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Our population statistics cover age, sex, race, Hispanic origin, migration, ancestry, language use, veterans, as well as population estimates and projections.
This section provides information on a range of educational topics, from educational attainment and school enrollment to school districts, costs and financing.
We measure the state of the nations workforce, including employment and unemployment levels, weeks and hours worked, occupations, and commuting.
Our statistics highlight trends in household and family composition, describe characteristics of the residents of housing units, and show how they are related.
Health statistics on insurance coverage, disability, fertility and other health issues are increasingly important in measuring the nation's overall well-being.
We measure the housing and construction industry, track homeownership rates, and produce statistics on the physical and financial characteristics of our homes.
The U.S. Census Bureau is the official source for U.S. export and import statistics and regulations governing the reporting of exports from the U.S.
The U.S. Census Bureau provides data for the Federal, state and local governments as well as voting, redistricting, apportionment and congressional affairs.
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Geography provides the framework for Census Bureau survey design, sample selection, data collection, tabulation, and dissemination.
Geography is central to the work of the Bureau, providing the framework for survey design, sample selection, data collection, tabulation, and dissemination.
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The Geographic Support System Initiative will integrate improved address coverage, spatial feature updates, and enhanced quality assessment and measurement.
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Metropolitan and micropolitan areas are geographic entities used by Federal statistical agencies in collecting, tabulating, and publishing Federal statistics.
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Definitions of geographic terms, why geographic areas are defined, and how the Census Bureau defines geographic areas.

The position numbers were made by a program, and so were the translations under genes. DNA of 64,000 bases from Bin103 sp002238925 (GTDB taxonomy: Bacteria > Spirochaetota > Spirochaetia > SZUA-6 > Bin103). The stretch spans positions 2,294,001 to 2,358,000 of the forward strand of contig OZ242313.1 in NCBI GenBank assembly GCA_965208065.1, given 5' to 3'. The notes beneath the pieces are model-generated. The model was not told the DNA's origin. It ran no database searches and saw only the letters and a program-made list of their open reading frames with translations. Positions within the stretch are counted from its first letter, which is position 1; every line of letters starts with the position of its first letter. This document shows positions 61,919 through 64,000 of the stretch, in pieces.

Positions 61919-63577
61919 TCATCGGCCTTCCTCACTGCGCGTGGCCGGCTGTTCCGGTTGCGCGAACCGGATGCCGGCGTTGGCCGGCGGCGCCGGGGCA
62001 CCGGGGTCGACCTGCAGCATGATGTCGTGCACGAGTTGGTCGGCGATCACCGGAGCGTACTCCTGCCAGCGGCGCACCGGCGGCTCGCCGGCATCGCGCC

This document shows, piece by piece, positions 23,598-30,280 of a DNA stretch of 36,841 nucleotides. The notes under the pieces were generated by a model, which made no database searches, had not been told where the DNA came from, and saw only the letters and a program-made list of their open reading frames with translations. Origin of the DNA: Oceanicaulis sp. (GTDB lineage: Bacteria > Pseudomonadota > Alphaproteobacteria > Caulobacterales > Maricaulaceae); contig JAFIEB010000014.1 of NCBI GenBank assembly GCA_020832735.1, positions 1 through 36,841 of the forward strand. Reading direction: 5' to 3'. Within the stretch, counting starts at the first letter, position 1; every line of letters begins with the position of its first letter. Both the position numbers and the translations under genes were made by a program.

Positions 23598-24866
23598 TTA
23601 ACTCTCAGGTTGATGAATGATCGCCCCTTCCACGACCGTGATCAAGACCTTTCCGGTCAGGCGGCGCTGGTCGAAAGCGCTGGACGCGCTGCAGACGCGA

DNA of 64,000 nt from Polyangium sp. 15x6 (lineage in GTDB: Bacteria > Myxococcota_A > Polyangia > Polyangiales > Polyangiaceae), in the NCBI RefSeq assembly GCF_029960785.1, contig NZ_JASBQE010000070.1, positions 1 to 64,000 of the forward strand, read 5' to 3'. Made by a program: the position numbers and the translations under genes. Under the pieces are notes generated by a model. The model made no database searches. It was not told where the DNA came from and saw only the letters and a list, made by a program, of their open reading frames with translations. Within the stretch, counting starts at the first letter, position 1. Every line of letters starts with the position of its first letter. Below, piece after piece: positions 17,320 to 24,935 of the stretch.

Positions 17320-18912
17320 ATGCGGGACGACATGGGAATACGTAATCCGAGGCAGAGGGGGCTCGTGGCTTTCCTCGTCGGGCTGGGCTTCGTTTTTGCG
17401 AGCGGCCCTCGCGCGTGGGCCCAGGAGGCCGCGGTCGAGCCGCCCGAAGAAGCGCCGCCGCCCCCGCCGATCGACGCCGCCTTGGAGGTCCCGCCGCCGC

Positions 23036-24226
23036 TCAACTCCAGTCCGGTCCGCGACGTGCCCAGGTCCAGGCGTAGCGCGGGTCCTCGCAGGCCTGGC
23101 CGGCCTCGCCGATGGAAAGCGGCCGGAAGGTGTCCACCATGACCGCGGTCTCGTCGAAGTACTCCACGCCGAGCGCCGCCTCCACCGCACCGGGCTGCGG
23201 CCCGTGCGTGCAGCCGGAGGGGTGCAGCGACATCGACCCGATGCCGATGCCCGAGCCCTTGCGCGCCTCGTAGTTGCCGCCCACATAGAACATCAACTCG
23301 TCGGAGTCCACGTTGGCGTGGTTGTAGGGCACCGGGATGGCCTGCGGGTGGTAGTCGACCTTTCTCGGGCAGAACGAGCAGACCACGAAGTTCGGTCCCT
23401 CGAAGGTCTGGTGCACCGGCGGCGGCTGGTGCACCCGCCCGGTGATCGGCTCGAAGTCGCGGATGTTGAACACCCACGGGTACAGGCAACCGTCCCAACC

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Our researchers explore innovative ways to conduct surveys, increase respondent participation, reduce costs, and improve accuracy.
Our surveys provide periodic and comprehensive statistics about the nation, critical for government programs, policies, and decisionmaking.
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The Census Bureau's Director writes on how we measure America's people, places and economy.
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Contact: Robert Bernstein
Public Information Office
The American Community Survey, the most detailed portrait of America's towns and neighborhoods, is now more convenient for most participants with the added availability of responding online. That will make it the 61st U.S. Census Bureau survey with Internet response, saving money on printing, paper, postage and processing costs, while maintaining security.
“The online response option is part of an ongoing digital transformation at the Census Bureau,” said Thomas Mesenbourg, the Census Bureau's acting director. “The Census Bureau is transforming to make responding to surveys more convenient, conducting surveys more cost-effective and America's statistics more accessible on digital and mobile devices.”
Households selected to participate in the American Community Survey will receive a letter in the mail with instructions about how to log in to the secure website and complete the survey online.
When using the online response option, participants will have the ability to review their answers and receive help. This response option, which is secure and confidential, will be available for almost everyone in the 50 states and the District of Columbia. If households selected to participate in the survey do not use the online response option, the Census Bureau will send them a paper questionnaire, or contact them by phone or in person to obtain answers.
In addition to collecting information online, the Census Bureau is adding a series of questions on computer and Internet usage. The data gathered through these questions will become available beginning in 2014.
The American Community Survey is sent to more than 3.5 million housing unit addresses on a rotating basis throughout the year. The survey provides a wide range of important statistics about people and housing for every community across the nation. The results are widely used, for example, by town and city planners, retailers and homebuilders. The survey is the only source of local estimates for most of the 40 topics it covers, such as education, occupation, language, ancestry and housing costs for even the smallest communities.
“The people who respond to the American Community Survey contribute vital information that benefits their neighborhoods, towns and cities,” Mesenbourg said. “That's why participation is so important.”
Ever since Thomas Jefferson directed the first census in 1790, the census has collected detailed characteristics about our nation's people. Questions about jobs and the economy were added 20 years later under James Madison, who said such information would allow Congress to “adapt the public measures to the particular circumstances of the community,” and over the decades, allow America “an opportunity of marking the progress of the society.”
The Census Bureau releases three sets of American Community Survey statistics each fall. First come single-year estimates for all areas with populations of 65,000 or more. Next is a corresponding set of three-year estimates covering areas with populations of 20,000 or more. Finally, five-year estimates for areas down to the neighborhood level are released at the end of the year.